Category Archives for Breastfeeding

Why I Don’t Encourage Pregnant Moms to Attend Breastfeeding Support Groups

Ok, the headline is a little misleading . . . I think it’s good for pregnant moms to attend breastfeeding support groups, but not as their only breastfeeding preparation.


flickr user hugabug-babywearing by creative commons license, 4/20/2015

As a leader of peer-to-peer breastfeeding support, I’ve seen a trend of childbirth educators assigning La Leche League or Breastfeeding USA meetings as homework for their students. Yes, those meetings are free and expecting moms (and sometimes partners) are welcome. Yes, those meeting leaders are knowledgeable. Yes, peer-to-peer support has been shown to increase breastfeeding duration and satisfaction (which is pretty cool). As wonderful as a peer-to-peer meeting can be, it is NOT a class and is not intended to be.

A prenatal breastfeeding class presents the information for expecting parents in an organized format with an emphasis on the most common challenges and best practices to set up the breastfeeding mother and baby for success. A support meeting addresses the issues in response to the moms who show up, which may not be typical. 

Peer support meetings tend to be focused on the mother baby dyad and, for the comfort of self-conscious new moms, may not even allow male partners to attend. Classes tend to be targeted to both parents as a team!

Peer support meetings tend to be focused on supporting moms and babies from 2 weeks to 2 years postpartum. This is well after the critical first hours and days for establishing breastfeeding.  A class can can lay out a set of landmarks for expecting parents as those first hazy days with a newborn and need to know if things are going well or if it’s time to get help.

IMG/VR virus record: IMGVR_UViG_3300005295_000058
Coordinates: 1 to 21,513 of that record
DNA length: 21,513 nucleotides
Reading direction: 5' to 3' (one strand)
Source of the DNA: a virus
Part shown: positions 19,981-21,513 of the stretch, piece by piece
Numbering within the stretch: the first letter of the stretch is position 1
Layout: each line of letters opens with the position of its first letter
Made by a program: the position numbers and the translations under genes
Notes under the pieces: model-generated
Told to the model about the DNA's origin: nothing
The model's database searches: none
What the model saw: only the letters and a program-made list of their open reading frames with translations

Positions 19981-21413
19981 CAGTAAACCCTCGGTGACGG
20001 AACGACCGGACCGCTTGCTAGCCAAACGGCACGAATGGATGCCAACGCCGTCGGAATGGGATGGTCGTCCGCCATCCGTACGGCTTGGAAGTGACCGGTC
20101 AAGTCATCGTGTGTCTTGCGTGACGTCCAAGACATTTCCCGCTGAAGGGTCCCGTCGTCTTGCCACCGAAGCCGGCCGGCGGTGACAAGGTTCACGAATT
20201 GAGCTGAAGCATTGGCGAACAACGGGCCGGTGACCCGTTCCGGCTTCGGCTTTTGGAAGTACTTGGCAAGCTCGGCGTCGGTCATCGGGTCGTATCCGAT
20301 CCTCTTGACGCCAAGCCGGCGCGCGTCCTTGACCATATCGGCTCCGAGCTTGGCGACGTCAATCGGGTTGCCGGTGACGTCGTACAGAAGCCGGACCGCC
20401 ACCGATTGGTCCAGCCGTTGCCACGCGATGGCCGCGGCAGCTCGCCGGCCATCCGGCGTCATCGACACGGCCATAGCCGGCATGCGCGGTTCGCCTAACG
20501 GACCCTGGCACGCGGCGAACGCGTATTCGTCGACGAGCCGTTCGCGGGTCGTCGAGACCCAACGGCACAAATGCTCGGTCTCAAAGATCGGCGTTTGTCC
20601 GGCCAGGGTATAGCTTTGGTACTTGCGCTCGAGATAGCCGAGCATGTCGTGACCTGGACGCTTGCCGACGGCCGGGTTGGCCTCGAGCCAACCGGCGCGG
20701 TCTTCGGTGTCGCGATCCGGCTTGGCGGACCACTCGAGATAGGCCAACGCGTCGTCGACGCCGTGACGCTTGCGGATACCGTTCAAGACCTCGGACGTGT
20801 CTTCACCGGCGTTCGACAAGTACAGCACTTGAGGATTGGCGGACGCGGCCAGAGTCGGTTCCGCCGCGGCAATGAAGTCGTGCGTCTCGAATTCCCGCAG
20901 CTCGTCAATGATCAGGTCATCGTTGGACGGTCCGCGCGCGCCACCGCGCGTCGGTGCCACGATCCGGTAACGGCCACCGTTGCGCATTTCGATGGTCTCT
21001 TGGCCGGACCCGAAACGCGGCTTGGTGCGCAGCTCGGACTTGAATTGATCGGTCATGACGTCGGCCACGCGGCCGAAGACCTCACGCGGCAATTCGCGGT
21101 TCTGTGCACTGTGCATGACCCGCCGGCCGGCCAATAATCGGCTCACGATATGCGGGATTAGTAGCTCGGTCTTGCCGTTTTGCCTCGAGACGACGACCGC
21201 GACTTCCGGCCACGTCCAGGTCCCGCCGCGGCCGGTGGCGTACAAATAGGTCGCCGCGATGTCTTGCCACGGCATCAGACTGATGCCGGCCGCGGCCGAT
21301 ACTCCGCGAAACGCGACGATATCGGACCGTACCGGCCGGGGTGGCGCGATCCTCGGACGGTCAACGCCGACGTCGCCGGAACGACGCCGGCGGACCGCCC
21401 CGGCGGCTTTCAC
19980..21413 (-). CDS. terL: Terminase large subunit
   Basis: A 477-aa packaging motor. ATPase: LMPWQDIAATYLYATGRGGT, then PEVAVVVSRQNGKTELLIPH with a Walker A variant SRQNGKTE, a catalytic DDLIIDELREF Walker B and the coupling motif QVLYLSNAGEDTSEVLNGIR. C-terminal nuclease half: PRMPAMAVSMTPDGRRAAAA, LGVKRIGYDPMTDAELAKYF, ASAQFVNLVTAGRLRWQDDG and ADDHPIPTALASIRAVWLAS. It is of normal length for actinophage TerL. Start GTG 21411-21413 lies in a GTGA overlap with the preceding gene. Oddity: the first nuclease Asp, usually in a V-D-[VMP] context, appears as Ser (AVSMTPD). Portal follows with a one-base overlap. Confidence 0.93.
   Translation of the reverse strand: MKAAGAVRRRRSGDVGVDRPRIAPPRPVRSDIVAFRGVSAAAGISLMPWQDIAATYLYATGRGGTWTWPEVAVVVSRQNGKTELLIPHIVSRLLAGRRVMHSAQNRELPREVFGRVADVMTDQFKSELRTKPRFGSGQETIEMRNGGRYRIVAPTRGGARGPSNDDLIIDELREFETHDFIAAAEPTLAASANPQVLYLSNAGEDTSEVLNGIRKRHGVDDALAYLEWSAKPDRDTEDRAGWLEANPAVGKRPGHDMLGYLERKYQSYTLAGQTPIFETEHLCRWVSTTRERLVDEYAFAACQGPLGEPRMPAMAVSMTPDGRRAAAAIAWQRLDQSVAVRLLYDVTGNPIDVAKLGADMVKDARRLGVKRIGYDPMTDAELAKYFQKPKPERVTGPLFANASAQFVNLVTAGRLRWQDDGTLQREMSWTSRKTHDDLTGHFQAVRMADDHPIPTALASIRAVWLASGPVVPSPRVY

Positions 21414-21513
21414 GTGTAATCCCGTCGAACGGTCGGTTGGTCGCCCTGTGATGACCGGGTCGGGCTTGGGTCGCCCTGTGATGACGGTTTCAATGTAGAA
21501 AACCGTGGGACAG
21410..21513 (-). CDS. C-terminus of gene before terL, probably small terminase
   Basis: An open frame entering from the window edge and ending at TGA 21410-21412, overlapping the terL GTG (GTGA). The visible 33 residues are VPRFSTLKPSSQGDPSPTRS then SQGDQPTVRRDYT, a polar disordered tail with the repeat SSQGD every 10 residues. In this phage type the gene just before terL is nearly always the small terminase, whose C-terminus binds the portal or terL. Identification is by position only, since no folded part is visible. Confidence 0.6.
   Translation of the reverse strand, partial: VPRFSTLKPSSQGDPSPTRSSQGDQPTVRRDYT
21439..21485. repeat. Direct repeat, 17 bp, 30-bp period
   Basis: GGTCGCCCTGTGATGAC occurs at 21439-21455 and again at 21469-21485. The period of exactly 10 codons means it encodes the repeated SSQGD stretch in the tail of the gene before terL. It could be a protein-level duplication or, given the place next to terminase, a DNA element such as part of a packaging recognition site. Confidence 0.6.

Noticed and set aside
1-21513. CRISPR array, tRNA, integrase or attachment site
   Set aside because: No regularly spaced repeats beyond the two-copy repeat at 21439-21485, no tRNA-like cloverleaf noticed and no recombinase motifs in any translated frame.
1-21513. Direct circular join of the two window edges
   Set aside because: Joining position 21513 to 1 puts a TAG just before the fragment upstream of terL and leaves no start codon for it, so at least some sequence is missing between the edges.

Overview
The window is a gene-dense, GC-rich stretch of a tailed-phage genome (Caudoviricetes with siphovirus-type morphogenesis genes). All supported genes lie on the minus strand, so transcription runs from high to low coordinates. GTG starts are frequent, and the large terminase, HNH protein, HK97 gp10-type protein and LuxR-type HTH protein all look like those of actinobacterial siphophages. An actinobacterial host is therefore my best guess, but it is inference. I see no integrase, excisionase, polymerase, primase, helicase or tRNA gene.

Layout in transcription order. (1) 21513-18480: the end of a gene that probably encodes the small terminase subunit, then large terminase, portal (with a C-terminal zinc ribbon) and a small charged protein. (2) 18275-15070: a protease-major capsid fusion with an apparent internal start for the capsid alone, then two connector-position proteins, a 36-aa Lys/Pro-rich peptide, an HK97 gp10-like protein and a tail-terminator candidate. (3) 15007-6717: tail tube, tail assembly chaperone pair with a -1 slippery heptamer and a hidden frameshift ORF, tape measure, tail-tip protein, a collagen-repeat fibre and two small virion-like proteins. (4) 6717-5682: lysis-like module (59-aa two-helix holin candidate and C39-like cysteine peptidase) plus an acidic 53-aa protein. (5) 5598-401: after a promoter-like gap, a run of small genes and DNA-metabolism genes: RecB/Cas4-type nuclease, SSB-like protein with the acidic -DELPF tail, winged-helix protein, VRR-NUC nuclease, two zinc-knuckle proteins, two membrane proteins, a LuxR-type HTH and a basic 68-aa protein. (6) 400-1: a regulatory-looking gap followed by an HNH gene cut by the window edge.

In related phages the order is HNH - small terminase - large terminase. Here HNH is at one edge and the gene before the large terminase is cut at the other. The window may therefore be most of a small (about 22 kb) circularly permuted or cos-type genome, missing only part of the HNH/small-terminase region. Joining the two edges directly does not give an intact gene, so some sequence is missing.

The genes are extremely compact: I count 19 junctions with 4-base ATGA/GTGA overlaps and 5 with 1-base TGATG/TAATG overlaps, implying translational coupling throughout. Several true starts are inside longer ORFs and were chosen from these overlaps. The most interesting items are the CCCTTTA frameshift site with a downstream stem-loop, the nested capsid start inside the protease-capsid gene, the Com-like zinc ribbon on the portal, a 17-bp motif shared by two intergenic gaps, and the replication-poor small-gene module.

A good class addresses the critical questions parents have in the early days: How much milk does your newborn actually need and how do you know if he is getting it? How often should your baby nurse and for how long? What is engorgement and what do you do if it happens? How do you know your milk has “come in”? What do you do if you aren’t sure if it has? Are the considerations (tips) different if you have a c-section birth? An early baby? A really large baby? What can your partner do to help? A peer-to-peer meeting might touch on all of these things, but it might not.

I don’t intend to start a firestorm since I strongly support mother-to-mother breastfeeding networks. I recommend attending even when everything seems to be going fine with nursing. Group leaders are usually experienced breastfeeding mothers, sometimes very skilled facilitators, and are extremely well educated on breastfeeding. Unlike a class, a meeting provides an valuable opportunity to hear first-hand about struggles and overcoming them and simply hanging out with other new moms is good for mental health during what can be an isolating postpartum period.

However, peer support meeting discussions are driven by the individual needs of the participants and can be very stream-of-consciousness. That can be hard for an expecting mom or dad to follow when breastfeeding and newborns are still very abstract.

I’d love to see expecting moms moms attend both organized breastfeeding education and peer-to-peer support before baby comes, but if they have to choose, I’d rather see them do a class designed especially for them.



Why Take a Prenatal Breastfeeding Class?

By Kimberly Hawley, MA, MPH, CLEC